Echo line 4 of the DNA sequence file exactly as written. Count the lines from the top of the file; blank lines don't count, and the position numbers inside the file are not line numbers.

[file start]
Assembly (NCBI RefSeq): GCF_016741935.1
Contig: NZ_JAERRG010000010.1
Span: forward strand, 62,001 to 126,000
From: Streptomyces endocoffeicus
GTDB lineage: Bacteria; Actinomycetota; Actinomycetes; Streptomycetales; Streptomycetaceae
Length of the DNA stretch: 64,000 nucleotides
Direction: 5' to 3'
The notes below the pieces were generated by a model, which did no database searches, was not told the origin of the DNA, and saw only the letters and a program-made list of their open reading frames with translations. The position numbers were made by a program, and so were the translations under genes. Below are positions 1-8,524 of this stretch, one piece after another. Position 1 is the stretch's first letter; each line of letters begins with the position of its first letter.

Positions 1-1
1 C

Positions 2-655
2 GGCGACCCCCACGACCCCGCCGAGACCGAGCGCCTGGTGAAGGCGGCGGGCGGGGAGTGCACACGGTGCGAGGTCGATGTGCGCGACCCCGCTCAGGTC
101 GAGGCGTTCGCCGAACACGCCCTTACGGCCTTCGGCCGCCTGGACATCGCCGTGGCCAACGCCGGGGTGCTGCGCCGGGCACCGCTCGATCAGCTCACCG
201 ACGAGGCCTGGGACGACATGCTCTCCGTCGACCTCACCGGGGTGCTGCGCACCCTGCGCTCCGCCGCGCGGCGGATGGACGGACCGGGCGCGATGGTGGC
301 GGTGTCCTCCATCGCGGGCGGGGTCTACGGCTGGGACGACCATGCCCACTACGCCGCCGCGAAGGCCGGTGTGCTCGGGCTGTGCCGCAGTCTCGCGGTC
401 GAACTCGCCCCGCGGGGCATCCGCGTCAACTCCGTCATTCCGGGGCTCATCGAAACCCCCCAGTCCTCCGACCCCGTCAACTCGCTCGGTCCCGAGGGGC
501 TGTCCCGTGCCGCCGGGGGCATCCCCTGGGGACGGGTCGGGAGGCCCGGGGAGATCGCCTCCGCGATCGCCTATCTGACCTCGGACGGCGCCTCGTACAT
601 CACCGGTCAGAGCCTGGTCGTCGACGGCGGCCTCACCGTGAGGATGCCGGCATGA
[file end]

From: Streptomyces endocoffeicus